Media & Events
Surrogacy Insurance Coverage in 2014
By Yifat Shaltiel, Esq.
February 28, 2014
Infertility has been classified as a disease by a number of organizations, including the American Society for Reproductive Medicine (ASRM) and RESOLVE: The National Infertility Association. However, insurance providers do not consider infertility as a disease and therefore do not consistently cover fertility treatments, leaving most infertility patients with no choice but to pay out-of-pocket for expenses including in-vitro fertilization (IVF).
Once a couple conceives, medical insurance policies cover prenatal care and birth related expenses for infertility patients as they would for any other pregnancy. However, some couples will turn to surrogacy for a gestational carrier to carry their child. Regardless of whether the gestational carrier is compensated or not, some insurance providers in the past contained a “surrogacy exclusion” clause in their policies. This term means that although these insurance providers typically cover pregnancies, they will not cover a pregnancy if the woman who is carrying the child is a surrogate for another individual or couple.
Lack of insurance coverage for a surrogacy pregnancy is very costly and risky for intended parents. For example, if a surrogate experiences a high risk pregnancy with twins who are born premature via a caesarian section, the intended parents’ out-of-pocket costs can easily exceed $100,000. While intended parents typically have other insurance coverage choices such as purchasing a surrogacy insurance plan, such plans can be very expensive, and can carry a deductable of $15,000.
The good news is that as of January 1, 2014 insurance providers may potentially be in violation of federal law if they implement a surrogacy exclusion clause in their policy.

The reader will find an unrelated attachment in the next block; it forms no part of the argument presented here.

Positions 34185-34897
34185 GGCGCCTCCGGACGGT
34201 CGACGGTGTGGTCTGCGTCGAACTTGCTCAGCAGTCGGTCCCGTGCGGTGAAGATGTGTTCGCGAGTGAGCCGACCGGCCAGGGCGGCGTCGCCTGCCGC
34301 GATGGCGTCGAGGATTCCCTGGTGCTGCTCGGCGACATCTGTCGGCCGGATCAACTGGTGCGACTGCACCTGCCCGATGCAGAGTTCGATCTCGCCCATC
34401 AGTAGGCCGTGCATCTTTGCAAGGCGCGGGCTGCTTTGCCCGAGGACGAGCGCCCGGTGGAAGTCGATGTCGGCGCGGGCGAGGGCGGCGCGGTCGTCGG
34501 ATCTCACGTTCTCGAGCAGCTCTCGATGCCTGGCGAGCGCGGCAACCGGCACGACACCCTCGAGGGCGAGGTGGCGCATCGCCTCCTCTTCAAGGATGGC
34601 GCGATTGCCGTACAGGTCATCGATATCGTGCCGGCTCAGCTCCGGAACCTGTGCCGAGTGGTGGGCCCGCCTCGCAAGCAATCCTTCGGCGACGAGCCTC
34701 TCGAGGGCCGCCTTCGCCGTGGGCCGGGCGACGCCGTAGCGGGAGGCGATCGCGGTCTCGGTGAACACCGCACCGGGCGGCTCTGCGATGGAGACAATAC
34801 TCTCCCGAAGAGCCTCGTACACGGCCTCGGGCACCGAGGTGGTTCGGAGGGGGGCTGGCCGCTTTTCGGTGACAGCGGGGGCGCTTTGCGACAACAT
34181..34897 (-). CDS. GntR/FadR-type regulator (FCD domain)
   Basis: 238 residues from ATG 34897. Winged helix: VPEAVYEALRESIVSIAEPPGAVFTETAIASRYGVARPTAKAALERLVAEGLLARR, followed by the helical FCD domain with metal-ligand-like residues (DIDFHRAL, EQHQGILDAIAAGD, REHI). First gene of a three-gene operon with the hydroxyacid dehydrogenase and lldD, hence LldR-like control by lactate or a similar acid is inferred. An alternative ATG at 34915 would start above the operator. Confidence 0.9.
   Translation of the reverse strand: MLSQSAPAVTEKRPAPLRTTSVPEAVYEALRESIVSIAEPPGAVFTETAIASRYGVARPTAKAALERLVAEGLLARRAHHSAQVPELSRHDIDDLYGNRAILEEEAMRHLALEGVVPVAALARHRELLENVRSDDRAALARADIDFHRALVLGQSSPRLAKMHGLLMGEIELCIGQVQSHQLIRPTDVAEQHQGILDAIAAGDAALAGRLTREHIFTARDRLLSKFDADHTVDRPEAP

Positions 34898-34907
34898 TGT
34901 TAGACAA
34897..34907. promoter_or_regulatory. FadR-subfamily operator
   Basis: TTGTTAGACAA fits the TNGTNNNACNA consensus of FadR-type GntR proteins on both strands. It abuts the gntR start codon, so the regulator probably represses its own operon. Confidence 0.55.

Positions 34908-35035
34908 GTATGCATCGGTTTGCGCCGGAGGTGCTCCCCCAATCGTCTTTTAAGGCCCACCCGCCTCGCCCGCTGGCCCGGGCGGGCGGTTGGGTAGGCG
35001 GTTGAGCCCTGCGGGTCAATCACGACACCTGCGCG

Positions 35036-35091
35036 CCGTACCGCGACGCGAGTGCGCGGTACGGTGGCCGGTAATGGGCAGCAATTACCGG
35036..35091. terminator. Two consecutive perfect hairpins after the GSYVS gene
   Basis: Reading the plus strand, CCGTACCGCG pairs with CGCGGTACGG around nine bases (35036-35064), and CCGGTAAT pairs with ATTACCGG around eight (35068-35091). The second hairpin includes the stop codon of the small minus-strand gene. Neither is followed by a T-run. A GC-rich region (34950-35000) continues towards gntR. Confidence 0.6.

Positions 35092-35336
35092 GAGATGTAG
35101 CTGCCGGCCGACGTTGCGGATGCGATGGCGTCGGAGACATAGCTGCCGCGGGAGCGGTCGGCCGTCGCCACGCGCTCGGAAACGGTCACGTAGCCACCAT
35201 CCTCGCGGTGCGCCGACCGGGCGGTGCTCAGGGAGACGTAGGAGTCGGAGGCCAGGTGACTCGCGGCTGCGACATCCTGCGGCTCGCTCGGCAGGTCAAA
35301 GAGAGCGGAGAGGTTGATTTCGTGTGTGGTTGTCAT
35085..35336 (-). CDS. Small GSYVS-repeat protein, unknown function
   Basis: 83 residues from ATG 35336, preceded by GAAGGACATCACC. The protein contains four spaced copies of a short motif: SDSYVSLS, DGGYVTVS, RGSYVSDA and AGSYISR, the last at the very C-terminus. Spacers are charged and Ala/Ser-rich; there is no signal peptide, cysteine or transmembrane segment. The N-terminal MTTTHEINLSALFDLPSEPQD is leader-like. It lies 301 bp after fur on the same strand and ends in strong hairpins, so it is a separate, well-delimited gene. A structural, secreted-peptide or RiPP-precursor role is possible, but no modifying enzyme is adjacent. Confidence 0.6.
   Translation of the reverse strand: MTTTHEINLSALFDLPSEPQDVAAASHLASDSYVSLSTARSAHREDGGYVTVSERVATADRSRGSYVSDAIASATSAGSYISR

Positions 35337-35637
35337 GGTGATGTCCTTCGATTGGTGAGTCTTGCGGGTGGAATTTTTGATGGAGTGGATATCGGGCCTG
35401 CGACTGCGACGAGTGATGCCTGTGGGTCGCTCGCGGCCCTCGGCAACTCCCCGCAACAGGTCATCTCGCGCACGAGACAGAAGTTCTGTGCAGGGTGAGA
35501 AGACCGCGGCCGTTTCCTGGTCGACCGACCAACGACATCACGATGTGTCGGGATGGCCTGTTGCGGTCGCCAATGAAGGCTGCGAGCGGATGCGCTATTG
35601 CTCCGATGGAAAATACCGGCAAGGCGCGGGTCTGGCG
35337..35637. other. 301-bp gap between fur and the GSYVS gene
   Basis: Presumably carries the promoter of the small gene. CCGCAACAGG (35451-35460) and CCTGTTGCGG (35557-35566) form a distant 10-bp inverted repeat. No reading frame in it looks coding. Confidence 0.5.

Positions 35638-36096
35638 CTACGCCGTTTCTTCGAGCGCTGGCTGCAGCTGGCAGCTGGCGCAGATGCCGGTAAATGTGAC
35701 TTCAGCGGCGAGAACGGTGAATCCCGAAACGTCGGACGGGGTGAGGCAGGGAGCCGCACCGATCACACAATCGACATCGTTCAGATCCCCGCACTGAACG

The Affordable Care Act (ACA) mandates that certain conditions that are categorized as “essential health benefits” must be covered by insurance providers. The ACA specifically lists certain conditions that are essential health benefits, which include maternal and newborn care. This means that as of January 1, 2014 all pregnancies must be covered.
The ACA further specifies that insurance providers cannot impose any preexisting condition exclusions. Moreover, if insurance providers continue to discriminate against the infertility community for building their family through a surrogate, such discrimination can be viewed as discrimination based on a pre-existing condition, which is a violation of the ACA.
While surrogacy pregnancies should be covered by every insurance provider, in accordance with the ACA, there is no guarantee that every insurance provider will comply with the mandates of the ACA. Furthermore, although insurance providers may state that they cover all pregnancies, including a surrogacy pregnancy, some providers may still try to hold other parties liable, such as the intended parents, for the maternity care costs, including pregnancy care and all costs associated with the delivery. For these reasons, before couples proceed with a surrogate, it is crucial that a Reproductive Law attorney is consulted to ensure that couples will not be liable for the costs of their surrogacy pregnancy.